Allelopathy and Parthanium hysterophorus

allelopathyIn 1937 allelopathy was first used by the Molish (Arzul et al., 1999). The word allelopathy is derived from two Greek words “allelo” means each other and “patho” mean expression of sufferance of disease, some weeds eliminate the competition and prevent the growth normal and development of other plants stages by producing the toxin in soil.

Allelopathy can be used to increase crop production at minimal expenses and to diminish the current reliance on synthetic agrochemicals that degrade the environmental quality. The allelochemicals can be exploited as herbicides, insecticides, nematicides, fungicides and growth regulator. The allelo-chemicals also provide defense against herbivorous predators (Dicke et al., 1990).

Parthanium hysterophorus L. (Chatak chadani) is a prolific weed belonging to Asteraceae family full of allelo-chemical effects. It is native to Africa, Australia, Asia and Pacific Islands. Due to its wide growth and hard nature it has now become one of the seventh most devastating and hazardous weeds of the world. It produces and releases numerous secondary metabolites which are capable of initiating chemical war for among the neighbouring plant. It causes allergic rhinitis, hay fever, black spots, burning and blisters around eyes in human. It is also known as auto-toxicity weed e.g. daughter plants of parthenium inhibit the growth of parent plant. Parthenium compete with wheat plant for water, nutrients, space and light. It has potential of abundant seed production.  A single parthenium plant can produce 10,000 to 15,000 viable seeds and these seeds can disperse and germinate to cover large areas. That’s why it compete more with wheat crop as compare to other weed species of rabi crop. It can reduce the yield of wheat crop up to 75% as its shoot contains water material that is toxic to the root growth of the wheat plant. The allelochemicals produced by the partheinum are in the form of phenolic acid, chlorogenic acid, ferulic acid, benzoic acid, cinnamic acid, flavonoids, steroids and alkaloids etc. that suppress plant growth and development (Mersie & Singh, 1988).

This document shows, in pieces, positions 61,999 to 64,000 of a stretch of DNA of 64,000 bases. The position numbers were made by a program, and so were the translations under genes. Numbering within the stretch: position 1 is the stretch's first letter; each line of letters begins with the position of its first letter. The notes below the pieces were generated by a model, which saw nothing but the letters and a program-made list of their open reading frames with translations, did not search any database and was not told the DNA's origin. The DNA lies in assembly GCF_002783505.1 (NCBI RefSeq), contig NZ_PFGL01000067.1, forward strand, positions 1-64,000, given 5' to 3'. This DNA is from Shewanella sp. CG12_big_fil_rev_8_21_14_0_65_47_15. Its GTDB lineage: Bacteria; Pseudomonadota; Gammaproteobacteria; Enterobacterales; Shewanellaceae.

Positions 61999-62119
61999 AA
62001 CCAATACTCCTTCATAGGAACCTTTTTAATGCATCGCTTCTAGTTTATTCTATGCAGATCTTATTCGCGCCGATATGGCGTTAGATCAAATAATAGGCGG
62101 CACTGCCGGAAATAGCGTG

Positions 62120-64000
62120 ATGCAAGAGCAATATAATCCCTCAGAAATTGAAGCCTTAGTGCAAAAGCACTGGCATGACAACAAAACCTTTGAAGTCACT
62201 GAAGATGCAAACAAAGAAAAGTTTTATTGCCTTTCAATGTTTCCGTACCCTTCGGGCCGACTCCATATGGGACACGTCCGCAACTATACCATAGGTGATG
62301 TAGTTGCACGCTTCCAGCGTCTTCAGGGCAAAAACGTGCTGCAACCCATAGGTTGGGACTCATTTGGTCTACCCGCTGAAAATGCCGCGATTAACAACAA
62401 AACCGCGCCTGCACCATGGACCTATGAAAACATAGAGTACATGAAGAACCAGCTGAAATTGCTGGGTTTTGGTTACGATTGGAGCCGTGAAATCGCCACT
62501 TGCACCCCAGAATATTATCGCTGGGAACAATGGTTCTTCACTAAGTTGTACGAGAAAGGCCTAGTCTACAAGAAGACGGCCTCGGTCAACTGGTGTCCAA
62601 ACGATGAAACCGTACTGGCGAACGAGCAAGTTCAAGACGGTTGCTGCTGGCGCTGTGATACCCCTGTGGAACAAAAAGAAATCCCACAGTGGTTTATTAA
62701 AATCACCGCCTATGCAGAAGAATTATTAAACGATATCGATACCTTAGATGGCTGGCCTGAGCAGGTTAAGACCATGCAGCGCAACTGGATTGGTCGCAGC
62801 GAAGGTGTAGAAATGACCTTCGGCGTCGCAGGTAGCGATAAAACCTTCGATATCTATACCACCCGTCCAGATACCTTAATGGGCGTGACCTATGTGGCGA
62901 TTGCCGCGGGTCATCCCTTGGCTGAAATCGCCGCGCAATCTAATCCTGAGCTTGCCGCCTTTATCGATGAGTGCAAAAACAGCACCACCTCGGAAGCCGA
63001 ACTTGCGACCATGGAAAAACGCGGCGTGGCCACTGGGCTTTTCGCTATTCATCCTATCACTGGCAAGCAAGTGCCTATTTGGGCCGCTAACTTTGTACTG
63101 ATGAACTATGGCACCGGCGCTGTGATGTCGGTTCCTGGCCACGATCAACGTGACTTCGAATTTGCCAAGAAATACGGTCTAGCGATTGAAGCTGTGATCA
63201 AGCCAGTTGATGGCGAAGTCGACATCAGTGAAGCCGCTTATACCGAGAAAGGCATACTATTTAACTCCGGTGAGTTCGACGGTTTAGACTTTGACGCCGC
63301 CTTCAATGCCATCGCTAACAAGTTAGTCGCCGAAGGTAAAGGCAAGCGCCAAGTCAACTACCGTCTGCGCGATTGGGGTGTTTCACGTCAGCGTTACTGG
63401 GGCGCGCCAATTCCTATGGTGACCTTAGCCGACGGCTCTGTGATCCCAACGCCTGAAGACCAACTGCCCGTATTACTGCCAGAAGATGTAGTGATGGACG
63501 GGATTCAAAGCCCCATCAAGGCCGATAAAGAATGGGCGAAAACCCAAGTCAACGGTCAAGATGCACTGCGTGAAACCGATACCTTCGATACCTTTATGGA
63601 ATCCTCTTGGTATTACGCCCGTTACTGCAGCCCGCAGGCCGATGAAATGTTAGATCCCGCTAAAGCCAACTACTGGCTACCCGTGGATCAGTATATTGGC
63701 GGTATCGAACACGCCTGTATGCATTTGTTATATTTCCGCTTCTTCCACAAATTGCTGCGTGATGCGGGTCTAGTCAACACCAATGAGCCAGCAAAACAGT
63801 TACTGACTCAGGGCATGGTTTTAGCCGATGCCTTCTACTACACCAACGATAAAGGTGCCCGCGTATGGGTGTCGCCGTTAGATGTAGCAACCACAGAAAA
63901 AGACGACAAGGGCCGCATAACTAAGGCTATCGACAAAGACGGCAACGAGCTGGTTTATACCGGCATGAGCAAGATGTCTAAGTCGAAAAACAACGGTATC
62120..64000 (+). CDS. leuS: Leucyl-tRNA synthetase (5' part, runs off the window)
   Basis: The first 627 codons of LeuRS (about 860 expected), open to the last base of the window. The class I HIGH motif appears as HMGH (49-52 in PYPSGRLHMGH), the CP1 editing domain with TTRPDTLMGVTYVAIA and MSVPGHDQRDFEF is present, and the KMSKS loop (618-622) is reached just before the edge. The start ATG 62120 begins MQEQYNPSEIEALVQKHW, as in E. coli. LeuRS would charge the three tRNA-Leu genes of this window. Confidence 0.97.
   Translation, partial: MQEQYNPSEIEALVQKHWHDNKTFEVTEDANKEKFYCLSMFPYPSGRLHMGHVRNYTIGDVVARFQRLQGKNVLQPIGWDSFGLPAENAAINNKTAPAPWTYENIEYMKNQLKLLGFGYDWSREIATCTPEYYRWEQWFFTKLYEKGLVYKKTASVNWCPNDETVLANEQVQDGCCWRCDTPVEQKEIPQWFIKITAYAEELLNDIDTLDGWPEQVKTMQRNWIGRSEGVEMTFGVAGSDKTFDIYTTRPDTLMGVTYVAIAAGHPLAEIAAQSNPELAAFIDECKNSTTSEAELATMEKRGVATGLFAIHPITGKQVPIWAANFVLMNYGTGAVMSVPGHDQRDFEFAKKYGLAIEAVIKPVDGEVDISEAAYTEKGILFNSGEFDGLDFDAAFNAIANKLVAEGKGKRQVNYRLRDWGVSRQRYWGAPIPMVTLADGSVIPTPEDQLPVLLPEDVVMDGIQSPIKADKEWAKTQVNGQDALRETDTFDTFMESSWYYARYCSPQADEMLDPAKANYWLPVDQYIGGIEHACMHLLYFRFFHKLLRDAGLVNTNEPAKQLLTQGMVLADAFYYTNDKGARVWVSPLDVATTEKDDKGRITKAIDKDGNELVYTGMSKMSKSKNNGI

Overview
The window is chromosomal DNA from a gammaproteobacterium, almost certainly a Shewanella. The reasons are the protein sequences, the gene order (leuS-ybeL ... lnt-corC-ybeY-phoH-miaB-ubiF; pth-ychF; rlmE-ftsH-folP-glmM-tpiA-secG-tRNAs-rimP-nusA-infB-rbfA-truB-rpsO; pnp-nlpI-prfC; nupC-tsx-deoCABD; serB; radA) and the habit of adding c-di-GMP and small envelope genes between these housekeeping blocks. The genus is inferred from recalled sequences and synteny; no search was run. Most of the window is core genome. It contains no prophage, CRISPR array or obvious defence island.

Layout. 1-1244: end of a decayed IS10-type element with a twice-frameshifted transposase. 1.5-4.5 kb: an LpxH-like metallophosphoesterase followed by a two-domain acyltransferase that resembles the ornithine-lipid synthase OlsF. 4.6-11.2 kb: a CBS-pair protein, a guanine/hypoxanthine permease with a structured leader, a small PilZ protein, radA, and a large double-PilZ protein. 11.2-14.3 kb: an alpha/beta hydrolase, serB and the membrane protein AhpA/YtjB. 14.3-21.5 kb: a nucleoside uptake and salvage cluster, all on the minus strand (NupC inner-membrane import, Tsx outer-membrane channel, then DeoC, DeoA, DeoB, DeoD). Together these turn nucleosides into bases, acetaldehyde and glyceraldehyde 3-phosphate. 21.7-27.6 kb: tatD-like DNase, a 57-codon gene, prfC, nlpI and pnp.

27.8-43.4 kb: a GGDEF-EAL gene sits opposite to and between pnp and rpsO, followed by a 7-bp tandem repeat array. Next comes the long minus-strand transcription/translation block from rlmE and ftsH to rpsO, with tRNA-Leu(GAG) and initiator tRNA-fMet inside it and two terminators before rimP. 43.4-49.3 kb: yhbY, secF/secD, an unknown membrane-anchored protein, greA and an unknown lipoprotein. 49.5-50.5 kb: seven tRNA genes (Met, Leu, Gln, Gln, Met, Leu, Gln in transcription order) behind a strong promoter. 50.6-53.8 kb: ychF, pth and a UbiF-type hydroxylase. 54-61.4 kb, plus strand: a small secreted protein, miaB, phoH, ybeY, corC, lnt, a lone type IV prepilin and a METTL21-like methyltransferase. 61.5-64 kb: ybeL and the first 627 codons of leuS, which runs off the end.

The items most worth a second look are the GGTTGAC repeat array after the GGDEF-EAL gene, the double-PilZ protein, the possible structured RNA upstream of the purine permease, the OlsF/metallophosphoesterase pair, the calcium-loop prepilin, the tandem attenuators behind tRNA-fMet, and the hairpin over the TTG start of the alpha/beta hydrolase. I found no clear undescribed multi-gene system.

Method of using parthenium allelochemical

Collect the parthenium weed from the field, separate its fresh leaves and stem, place them in the shadow for air drying for a week. After that the air dried leaves and stem of the parthenium should mixed with the distilled water with 10:100 and left  for 24 hours in dark in the room temperature (25°C) for extraction. Filter the aqueous extraction of parthenium for future use and it should be used a after dilution, as according to literature 10% (w/v) of parthenium extraction inhibit the germination of other weed seed upto 91.16% (Tefera, 2002).


Arzul, G., M. Seguel, L. Guzman and E. Erard-Le Denn. 1999. Comparison of allelopathic properties in three toxic Alexandrium species. Journal of experimental marine biology and ecology, 232(2), 285-295.

Dicke, M., M.W. Sabelis, J. Takabayashi, J. Bruin and M.A. Posthumus. 1990. Plant strategies of manipulating predatorprey interactions through allelochemicals: prospects for application in pest control. Journal of Chemical Ecology, 16(11), 3091-3118.

Mersie, W. and M. Singh. 1988. Effects of phenolic acids and ragweed parthenium (Parthenium hysterophorus) extracts on tomato (Lycopersicon esculentum) growth and nutrient and chlorophyll content. Weed Science, 278-281.

Tefera, T. 2002. Allelopathic effects of Parthenium hysterophorus extracts on seed germination and seedling growth of Eragrostis tef. Journal of Agronomy and Crop Science, 188(5), 306-310.


Muhammad Shazab Awan, Hafiz Haider Ali, Muhammad Wajid Khan, Mubasshir Sohail, Hafiz Khurram Shurjeel and Faraz Ahmad Shahzaib

Faculty of Agriculture, University College of Agriculture, University of Sargodha


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